OR WILL IT?
See, The Wind Rises comes at an unfortunate point in Japan's real-world occurrences. The country is currently involved in numerous territorial disputes. China and Taiwan are making advances on the Senkaku Islands, whilst Japan is making its own claims on the Liancourt Rocks (owned by South Korea) and the Kuril Islands (owned by Russia; for the record, this particular argument is considerably more peaceable). Right-wing Japanese politicians, including Prime Minister Shinzo Abe, are considering changes to the country's constitution to cancel limitations on their armed forces, a result of World War II, have made public visits to the Yasukuni Shrine in Tokyo, which both honours Japan's war dead and houses the ashes of war criminals convicted after WWII, and are shrugging off South Korean & Chinese demands for recognition and restitution for Japan's crimes committed before and during the war. (For their part, the Japanese claim the latter has already been resolved back when they established diplomatic relations with South Korea in 1965.)
With all this being the case, the implication would be that Miyazaki-sama is also in this boat. The movie depicts the creator of war machines that were used extensively by the Tojo war machine. You know, the same one that committed grave atrocities in China, Korea, and the Pacific? Ergo, this is the connection being trumpeted by groups such as South Korean netizens, who in all honesty have maintained a degree of anti-Japanese sentiment for a long time now. And by portraying a key component of said war machine without the negative consequences of its actions, not to mention neglecting the fact that Mitsubishi drafted 10,000 Koreans and/or Chinese as slave labour to build said planes, does the subject matter of The Wind Rises come across as insensitive at best?
Well... the truth isn't always that simple. Those of us who actually saw the darn film (or red its synopsis on Wikipedia) would know that when the film finally gets to depicting WWII, it's not exactly in a positive light. Apparently, the message the film portrays after all is said and done is that war is futile (understandably so; you'd say that too if you were on the losing side of a war). As a matter of fact, the right-wingers of Japan have themselves taken issue with Miyazaki-sama's own anti-war stance, exhibited both here and in earlier works like Nausicaä and Grave of the Fireflies (the latter directed by Isao Takahata). More to the point, Miyazaki has made the following disapproving statements about the aformentioned attempts to rewrite the constitution, in a letter for Studio Ghibli's in-house magazine:
"It goes without saying that I am against constitutional reform. [...] I'm taken aback by the lack of knowledge among government and political party leaders on historical facts. People who don't think enough shouldn't meddle with the constitution."Oh, and off the record, I for one am willing to accept these lessening of constitutional restrictions on Japan's military -- IF and ONLY IF the lawmakers start owning up to the mistakes of their ancestors. I mean, seriously guys, it's not like you committed the atrocities personally, that was ages ago! What've you got to lose!? And hey, it's not like we Americans are innocent of whitewashing our own history! Pocahontas says hi. Then again, I don't believe there are any talking animals involved in The Wind Rises, so I suppose the whitewashing will only go so far this time around.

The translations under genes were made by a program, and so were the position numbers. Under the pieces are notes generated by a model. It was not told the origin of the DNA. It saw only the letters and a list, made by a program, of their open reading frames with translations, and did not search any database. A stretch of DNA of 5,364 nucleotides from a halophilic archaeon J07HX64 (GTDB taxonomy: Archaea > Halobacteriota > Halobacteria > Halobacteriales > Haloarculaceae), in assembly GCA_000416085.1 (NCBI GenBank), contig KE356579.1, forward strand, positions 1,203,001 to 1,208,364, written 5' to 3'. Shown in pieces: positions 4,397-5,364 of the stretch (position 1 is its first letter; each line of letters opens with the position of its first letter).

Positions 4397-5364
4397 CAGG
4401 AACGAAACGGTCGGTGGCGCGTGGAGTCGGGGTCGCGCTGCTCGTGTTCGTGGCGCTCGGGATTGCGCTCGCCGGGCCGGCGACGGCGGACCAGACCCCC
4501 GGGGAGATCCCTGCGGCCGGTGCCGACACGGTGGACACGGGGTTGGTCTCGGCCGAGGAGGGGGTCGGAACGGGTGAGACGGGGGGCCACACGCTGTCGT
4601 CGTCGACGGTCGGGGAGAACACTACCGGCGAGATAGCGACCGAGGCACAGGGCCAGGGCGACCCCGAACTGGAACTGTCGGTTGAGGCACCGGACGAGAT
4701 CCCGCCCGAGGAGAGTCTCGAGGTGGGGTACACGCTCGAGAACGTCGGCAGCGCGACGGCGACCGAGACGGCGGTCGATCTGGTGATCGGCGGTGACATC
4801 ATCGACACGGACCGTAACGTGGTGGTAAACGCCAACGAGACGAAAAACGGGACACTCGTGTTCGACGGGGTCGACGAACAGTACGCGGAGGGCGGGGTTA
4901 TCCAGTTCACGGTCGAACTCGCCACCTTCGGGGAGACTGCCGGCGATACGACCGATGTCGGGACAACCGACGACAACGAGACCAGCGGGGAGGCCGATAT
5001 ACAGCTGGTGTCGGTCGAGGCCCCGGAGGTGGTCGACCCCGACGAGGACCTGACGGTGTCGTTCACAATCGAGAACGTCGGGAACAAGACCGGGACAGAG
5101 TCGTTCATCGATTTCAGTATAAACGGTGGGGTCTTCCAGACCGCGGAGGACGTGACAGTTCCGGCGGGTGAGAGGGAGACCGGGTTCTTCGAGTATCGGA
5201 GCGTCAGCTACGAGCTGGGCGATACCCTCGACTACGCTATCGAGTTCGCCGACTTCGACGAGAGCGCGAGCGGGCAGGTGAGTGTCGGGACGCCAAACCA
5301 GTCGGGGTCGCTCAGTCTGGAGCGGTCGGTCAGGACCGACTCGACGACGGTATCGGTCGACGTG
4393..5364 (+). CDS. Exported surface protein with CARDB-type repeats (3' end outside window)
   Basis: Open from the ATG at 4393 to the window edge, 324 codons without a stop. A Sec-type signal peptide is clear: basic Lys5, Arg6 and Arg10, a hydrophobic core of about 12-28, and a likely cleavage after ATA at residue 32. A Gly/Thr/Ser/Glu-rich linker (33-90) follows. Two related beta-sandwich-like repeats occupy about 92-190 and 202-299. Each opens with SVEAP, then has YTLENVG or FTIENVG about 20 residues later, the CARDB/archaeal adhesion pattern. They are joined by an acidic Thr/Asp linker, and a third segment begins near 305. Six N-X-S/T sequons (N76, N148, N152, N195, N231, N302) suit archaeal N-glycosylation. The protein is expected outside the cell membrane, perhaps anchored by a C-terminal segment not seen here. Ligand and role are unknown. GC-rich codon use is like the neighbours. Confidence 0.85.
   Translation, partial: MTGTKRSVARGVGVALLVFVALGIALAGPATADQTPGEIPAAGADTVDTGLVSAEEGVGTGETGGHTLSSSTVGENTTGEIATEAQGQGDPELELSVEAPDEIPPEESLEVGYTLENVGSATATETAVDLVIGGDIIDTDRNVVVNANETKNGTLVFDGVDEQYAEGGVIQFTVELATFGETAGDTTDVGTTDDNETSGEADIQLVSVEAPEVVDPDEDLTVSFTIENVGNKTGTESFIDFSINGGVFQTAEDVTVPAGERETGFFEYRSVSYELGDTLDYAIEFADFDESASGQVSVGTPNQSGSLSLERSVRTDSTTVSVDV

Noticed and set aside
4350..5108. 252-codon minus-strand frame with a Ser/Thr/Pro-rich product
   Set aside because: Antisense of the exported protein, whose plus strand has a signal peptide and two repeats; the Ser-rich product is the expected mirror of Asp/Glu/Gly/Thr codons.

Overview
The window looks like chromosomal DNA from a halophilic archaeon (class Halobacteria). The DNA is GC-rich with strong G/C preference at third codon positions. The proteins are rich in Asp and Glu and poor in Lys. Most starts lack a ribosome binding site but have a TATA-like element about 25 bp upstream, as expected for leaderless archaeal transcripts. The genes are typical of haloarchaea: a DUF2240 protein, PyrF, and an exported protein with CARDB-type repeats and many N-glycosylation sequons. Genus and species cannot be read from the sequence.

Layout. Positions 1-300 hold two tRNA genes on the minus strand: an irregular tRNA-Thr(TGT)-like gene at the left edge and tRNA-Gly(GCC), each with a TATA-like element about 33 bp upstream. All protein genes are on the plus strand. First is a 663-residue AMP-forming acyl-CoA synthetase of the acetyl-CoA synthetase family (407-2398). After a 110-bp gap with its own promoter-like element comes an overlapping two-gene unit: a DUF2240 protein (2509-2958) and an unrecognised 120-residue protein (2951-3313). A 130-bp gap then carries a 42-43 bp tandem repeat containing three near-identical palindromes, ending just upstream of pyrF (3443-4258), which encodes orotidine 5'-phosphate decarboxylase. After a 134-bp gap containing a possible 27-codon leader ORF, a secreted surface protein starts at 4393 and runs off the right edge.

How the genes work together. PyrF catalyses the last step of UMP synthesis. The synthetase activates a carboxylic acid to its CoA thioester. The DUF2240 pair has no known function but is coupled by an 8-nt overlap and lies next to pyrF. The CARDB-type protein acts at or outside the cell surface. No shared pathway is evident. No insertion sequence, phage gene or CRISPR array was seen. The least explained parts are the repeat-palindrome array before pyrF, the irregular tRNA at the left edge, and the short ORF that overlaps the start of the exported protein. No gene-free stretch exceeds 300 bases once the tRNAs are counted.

So, with all that said, would I still be willing to endorse this movie by purchasing a ticket?
It's Studio [verb]ing Ghibli, of course I'll see it! Seriously, it would take a lot of wrongdoing for me to forgo something like this in favour of the latest animated Hollywood drivel. (Seriously, Free Birds, what is this, 2006?) And works like this and From Up On Poppy Hill (which, sadly, only got a limited release in America... RAAAAAAAAAAAAAAAAAAAAAAGE) show that Studio Ghibli themselves are branching out into new concepts. Whilst the company is known for its more fantastical fare, their two latest films represent a shift towards more grounded, historical, and personal subject matter. Yet at the same time, the animation style maintains the company's traditional whimsy, contributing just the right amount of a softened edge so that maybe we can forget the fact the actions of Jiro Horikoshi were used by an unspeakably evil force, and just absorb ourselves in his personal dramas. Walt Disney Pictures has announced plans to dub The Wind Rises and show it in America some time in 2014, so when it arrives, you can bet your bottom dollar (yen?) that I'll be there.
McCurry, Justin. "Japanese animator under fire for film tribute to warplane designer." The Guardian, 22 August 2013 http://www.theguardian.com/world/2013/aug/23/hayao-miyazaki-film-wind-rises.